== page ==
This class is for advanced students who have had some experience in soda and atmospheric firing, and are looking to investigate the process more deeply. We will be focused on exploring and understanding different clay bodies and dozens of slips. We will look at slides for inspiration and will identify particular finishes that are interesting and exciting. From there, we will study individual materials and how they react in the soda kiln. The end goal will be to create some new and unique finishes through the investigation of materials 

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The Conversation Continues…
You might remember the show that I was a part of last fall: Being to Being: Collective Conversations in Clay. Check out the website– there are new images of the show (installed) and the process. And it sounds like there will be another show this fall with a new twist. As always, I’ll keep you posted!

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Ask a Potter
I regularly get questions via email from other ceramic artists seeking my advice. There are certain questions that I get over and over again: new graduates asking advice on what to do after graduation; questions about kilns and soda; people coming to visit Chicago wondering what clay focused things there are to do an see when they’re in town, etc… I try to answer these questions as best I can within the limitations of my time and knowledge. Last week I got a bunch of emails, many of which are variations on common questions that I get. I thought to myself: “I should use each question and my answer as a blog post.” So that’s what I’m going to do. And I’m hoping that maybe a dialog can open up and the Pottery Blog readers can help fill in the gaps in my advice with their own knowledge and experiences.

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Europe, clay?
Ian and I are planning a trip to Europe in mid to late August. We have a wedding to go to in Germany, but other than that, we don’t have any specific plans. We’re in the VERY early stages of planning (I think we’re heading north, Denmark, etc…). Does anyone have any suggestions for clay related things that we should consider doing/ seeing and maybe take in account in our planning? Thanks in advance for the suggestions!

Those are all the updates for now. It’s nice to be back!

A Holiday Tour of Lillstreet Studios

I thought I’d give a little tour of what some of the studios are offering this holiday season at Lillstreet Studios in Chicago. It’s truly a unique shopping experience to be able to shop directly from the artists in their studios. I’m including photos of just a sampling of the studios. There are over 50 artists under one roof – and that’s not including Lillstreet’s Gallery!

ceramics by Emily Murphy

 

 

ceramics by Lisa Harris

pottery by Karen Avery

pottery by Gary Jackson

porcelain by Joanna Kramer

porcelain by Karen Patinkin

ceramic and glass beads by Amy Lemaire

 

porcelain by Deborah Schneider

agricultural art by Cathi Bouzide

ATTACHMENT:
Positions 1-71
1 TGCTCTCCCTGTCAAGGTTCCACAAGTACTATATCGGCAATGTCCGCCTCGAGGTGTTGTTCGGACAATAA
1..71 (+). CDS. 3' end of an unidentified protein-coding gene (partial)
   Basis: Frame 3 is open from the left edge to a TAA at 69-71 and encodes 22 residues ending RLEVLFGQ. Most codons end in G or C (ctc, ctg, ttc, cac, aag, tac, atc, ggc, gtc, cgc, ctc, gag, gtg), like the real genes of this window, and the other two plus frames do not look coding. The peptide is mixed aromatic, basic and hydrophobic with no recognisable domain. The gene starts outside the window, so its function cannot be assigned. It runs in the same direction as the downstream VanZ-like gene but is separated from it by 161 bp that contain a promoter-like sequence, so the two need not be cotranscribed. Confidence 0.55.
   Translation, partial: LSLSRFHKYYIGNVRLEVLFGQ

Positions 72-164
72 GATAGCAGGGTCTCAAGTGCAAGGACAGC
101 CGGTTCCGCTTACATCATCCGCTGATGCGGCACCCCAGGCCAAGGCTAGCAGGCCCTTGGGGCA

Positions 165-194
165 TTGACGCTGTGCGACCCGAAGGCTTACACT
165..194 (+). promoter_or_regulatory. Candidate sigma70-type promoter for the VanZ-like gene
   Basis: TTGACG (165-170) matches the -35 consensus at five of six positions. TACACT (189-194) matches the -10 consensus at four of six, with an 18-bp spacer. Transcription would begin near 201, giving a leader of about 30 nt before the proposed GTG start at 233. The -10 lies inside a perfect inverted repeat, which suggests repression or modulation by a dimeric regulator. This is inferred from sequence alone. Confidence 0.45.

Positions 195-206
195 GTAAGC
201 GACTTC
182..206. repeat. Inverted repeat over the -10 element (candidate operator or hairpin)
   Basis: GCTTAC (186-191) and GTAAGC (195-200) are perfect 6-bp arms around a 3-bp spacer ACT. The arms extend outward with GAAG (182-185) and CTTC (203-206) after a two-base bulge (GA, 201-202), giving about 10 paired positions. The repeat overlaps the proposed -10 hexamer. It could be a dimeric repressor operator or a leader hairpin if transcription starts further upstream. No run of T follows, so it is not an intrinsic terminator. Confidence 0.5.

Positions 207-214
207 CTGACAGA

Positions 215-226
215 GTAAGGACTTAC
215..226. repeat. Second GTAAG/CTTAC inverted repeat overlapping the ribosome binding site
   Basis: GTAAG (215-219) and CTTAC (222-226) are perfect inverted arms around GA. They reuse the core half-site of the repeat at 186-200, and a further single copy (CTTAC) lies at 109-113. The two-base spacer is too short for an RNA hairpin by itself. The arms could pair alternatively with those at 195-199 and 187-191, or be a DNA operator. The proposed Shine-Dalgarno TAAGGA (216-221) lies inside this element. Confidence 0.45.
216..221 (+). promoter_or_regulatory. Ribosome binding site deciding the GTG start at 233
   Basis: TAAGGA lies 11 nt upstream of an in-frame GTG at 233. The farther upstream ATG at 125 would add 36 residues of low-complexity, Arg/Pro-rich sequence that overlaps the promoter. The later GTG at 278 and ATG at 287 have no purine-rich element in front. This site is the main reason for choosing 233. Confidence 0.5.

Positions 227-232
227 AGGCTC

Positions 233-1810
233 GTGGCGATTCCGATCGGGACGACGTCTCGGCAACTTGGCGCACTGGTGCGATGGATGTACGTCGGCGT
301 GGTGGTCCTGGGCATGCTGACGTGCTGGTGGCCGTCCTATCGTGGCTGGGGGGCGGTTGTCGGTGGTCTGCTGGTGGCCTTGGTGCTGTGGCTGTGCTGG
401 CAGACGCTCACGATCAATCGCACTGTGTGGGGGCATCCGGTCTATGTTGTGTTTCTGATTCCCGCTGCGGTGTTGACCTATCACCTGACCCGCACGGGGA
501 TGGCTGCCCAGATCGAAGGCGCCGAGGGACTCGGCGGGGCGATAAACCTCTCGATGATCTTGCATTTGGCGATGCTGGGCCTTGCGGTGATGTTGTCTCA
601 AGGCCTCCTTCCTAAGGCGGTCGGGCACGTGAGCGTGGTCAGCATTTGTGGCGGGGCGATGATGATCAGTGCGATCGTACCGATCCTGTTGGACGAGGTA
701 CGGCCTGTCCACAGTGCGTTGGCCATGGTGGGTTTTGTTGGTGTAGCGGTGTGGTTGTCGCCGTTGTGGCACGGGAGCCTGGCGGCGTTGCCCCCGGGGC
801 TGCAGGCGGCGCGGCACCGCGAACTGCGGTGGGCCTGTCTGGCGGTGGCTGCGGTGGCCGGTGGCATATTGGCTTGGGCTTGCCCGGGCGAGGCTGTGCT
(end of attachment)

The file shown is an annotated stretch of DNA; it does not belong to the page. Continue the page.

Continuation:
Photography by Guy Nicol

pottery by Mike Szostak

jewelry by 2nd floor metals artists

Many of the studios are open daily…
check in with individual artists for their hours 
Monday – Friday 12noon – 6pm
Saturdays 10am – 6pm
Sundays 12noon – 5pm

Studio Holiday Sale

Tonight’s the night! It’s the opening night for the holiday show at my studio at Lillstreet Studios in Chicago.

If you’re in the area, I hope you can stop by tonight, or any time over the next 3 weeks. Details and some pictures to tempt are below.

Opening Night Reception
Friday, November 30, 2007 – 6pm – 9pm
Lillstreet Studios
205 west
4401 N. Ravenswood
Chicago, IL 60640  

 

I have a studio full of new work including the ceramic pendants that you see above that hang on a cord of hand dyed silk. You’ll also see the familiar faces of mugs, serving bowls, honey pots and more.


 

  

Studio hours for the holidays:

weekdays: 12 noon – 6pm
Saturdays: 10am – 6pm
Sundays: 12 noon – 5pm

There are over 40 artists at Lillstreet Studios making functional pottery, tiles, sculpture, jewelry, photography, handmade beads and more. If I’m not at my studio, one of my studio mates can help you out. If you want to be sure to meet up with me, just send me an email (emily@sodafired.com).

You can probably find something for everyone on your list at Lillstreet Studios. I have some ridiculously functional things that everyone can use. Why shouldn’t your soap dispenser be as beautiful and functional as your favorite mug?

Directions to my studio.
I accept cash, checks, Visa and Mastercard.
It’s easy to get to with lots of parking for cars and bikes.
There is a ton of public transportation to help you get there. And the exciting news is that the Montrose Stop on the Brown line is open after a year of renovations! 
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And on a much more personal note…
I haven’t been writing to my blog much lately because I’ve had a very happy distraction. My sister, Nora, had a little baby boy, Shiya, on November 18, 2007 at 4:12pm. Congratulations!
I’ve been spending a lot of time with my sister, baby Shiya and big brother Ayrie. (The happy new family is in the picture to your left!)

 

Happy Holidays!

Empty Bowls – Chicago Style

This December, Lillstreet Art Center is hosting their 2nd annual Empty Bowls event. Last year we had a great turnout, but the plan is to really scale it up this year. Tons of bowls, a big community of people and soup galore will all come together to raise money and awareness to help fight hunger.

The request that I’m sending out is for potters, glass blowers, wood turners, and metal smiths of all levels to make a bowl (or 2 or 20) and donate it to Chicago’s Empty Bowls event at Lillstreet Art Center. We’d also like for you to come a share a meal, if you’re in the area on December 7, 2007 from 6pm – 9pm. For $20, guests are invited to choose a bowl and are served a generous serving of soup and bread made by First Slice Café. Guests keep the bowl as a reminder that there are always “empty bowls” in the world.